Amendment that could bring housing density to St. Pete neighborhoods advances, despite local dissent

The City’s Community Planning and Preservation Commission brings the recommendations to city council on March 2.

click to enlarge St. Pete's ZM-15 - NTM-1 Zoning Map Amendment means developers or owners in certain areas like Crescent Heights could expand one housing unit into four. - Photo via cityofstpete/Flickr
Photo via cityofstpete/Flickr
St. Pete's ZM-15NTM-1 Zoning Map Amendment means developers or owners in certain areas like Crescent Heights could expand one housing unit into four.
A rezoning amendment increasing residential density in St. Pete is moving forward. This week St. Petersburg’s Community Planning and Preservation Commission (CPPC) approved its recommendations to the city council which meets again March 2. The amendment means developers or owners in certain areas could expand one housing unit into four. If approved by city council, the rezoning of 2,897 parcels across the city is possible.

The CPPC meeting lasted three-and-a-half hours, with over half that time being public comment in opposition. Stephanie Pitts, past neighborhood president of Crescent Heights and a resident for over 30 years, says the plan is a further encroachment.

“As a neighborhood, we have tried so many different options over the years to keep our neighborhoods intact,” Pitts told commissioners. “Somewhere, somehow, you guys need to understand that we need to preserve our neighborhoods.”

Derek Kilborn, manager of St. Petersburg's Urban Planning and Historic Preservation Division, presented to CPPC in favor of the changes. He said the rezoning project began in 2017 as a way to provide housing diversity for those referred to as the “missing middle,” a concept that’s somewhat prevalent in neighborhoods like Hyde Park in South Tampa.
“Missing middle refers to the gap that exists between single-family houses and large-scale multifamily complexes,” Kilborn explained.

For a city in the midst of an affordable housing crisis, density is key. But CPPC Commissioner Manitia Moultrie, vice president of engineering and consulting firm Golder Associates, asked about any stormwater studies.

“Did your stormwater engineering group evaluate that increase to see what the overall impact would be? Did you do that to all the properties proposed?” Moultrie asked.

“I don't recall a specific study or analysis that was performed by the engineering or public works department,” Kilborn said.

Kilborn noted none of the current properties are in the city’s coastal high-hazard area. The areas are currently zoned as NT-1 and NT-2 (neighborhood traditional), with restrictions on how many accessory dwelling units or ADUs like garage apartments are allowed.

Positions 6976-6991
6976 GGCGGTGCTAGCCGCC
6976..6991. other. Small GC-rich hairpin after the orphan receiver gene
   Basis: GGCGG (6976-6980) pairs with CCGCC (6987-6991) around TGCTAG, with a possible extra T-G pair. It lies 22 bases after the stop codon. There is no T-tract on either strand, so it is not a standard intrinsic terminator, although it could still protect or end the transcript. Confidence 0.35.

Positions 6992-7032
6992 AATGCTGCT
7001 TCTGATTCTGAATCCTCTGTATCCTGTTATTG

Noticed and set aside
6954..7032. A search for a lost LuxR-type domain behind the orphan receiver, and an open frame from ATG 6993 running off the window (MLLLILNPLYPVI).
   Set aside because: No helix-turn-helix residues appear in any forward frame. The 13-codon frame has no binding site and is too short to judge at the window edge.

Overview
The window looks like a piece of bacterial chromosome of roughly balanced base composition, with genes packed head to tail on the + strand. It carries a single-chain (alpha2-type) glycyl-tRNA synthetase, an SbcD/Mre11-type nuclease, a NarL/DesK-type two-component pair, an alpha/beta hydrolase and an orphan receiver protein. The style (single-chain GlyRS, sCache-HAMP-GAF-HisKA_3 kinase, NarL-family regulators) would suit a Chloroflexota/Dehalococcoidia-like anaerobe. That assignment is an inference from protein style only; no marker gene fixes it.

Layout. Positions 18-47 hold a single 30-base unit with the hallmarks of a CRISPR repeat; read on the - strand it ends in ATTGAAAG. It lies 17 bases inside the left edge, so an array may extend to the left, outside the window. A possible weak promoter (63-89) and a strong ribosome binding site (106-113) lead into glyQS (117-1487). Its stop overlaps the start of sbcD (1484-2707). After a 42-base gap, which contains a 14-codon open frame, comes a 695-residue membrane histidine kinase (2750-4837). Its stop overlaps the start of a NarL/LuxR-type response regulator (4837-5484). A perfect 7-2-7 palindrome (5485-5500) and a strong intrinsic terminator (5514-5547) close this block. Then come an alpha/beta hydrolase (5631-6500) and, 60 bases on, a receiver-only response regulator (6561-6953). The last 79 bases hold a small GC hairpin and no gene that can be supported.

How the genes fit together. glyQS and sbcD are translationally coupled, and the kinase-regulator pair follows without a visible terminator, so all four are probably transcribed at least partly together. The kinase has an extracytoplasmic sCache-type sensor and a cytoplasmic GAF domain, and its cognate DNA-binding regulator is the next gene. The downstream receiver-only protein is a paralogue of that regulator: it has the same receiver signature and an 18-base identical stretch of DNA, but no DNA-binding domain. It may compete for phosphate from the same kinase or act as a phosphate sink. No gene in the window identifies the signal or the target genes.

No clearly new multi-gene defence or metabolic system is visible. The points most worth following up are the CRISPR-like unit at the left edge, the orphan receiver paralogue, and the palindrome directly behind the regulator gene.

Under the city’s plan, those areas would become NTM-1 (neighborhood traditional mixed residential) meaning single-family homes could be developed into four residential unit apartments, townhomes, or condos. According to Kilborn,169 parcels are in a national register district, and another 70 are in local historic districts.

“The fact that we are a national historic district, which promotes the preservation of our historical character, is in direct conflict with the request to build larger structures with upzoning,” Alexis Baum, president of the Historic Kenwood Neighborhood Association, said.

Baum asked the CPPC to make an exception to the rezoning plan for national register districts like historic Kenwood. Kilborn says that there are similar parcels in Uptown Round Lake, North Shore, and Roser Park. A motion to recommend those exemptions to the city council passed unanimously.
It remains to be seen whether short-term rentals like Airbnb are allowed under the proposed changes—something ADU advocates have dealt with in Tampa. A second motion passed recommending that rezoning only occurs on future major roads with at least four lanes to curb the influx of traffic.

Some residents say they were never notified of the proposed changes. Resident Deborah Martohue is a land use attorney, landscape architect, and certified planner. She says she never got notice and lives just 15-feet away from affected properties.

“I can assure you that every development that I've represented in 30 years would have never gotten away with not notifying people across the alley with this type of rezoning going on,” Martohue said.

Kilborn says all necessary notifications were delivered and documented by the city. Martohue gathered her neighbors recently to speak with city council member Lisset Hanewicz about the project.

“She said it’s basically a done deal,” Martohue said. “I know there’s nothing any of us can do, but I’m still gonna complain.”

The CPPC’s acting chair Lisa Wannemacher, founder and architect behind local firm Wannemacher Jensen Architects, says she supports the plan and would like to expand the rezoning.

“Density is not a bad word, and it can be done well,” Wannemacher said Tuesday. “If I’m honest, I would like to see it affect more parcels.”

Commissioner Todd Pressman said the issue boils down to density for the “missing middle.”

“Where are we gonna put density? Direction of staff is to increase housing diversity,” Pressman said. “What we’ve heard today is the haves versus the have nots.”

Local homeowner Judith Turner says this isn’t the right solution to the housing crisis.

“We don’t have a housing shortage...zoning will not create affordable housing, rent won’t drop just because there’s more,” Turner said.

Commissioner Moultrie was the lone no vote.

“We’re not targeting areas we’ve already upzoned,” Moultrie said. “I’m concerned with what this looks like with developers coming in. I understand the need but we could come up with a better solution.”

St. Pete City Council meets two more times on the proposed changes, with public comment. The first meeting is scheduled for March 2.
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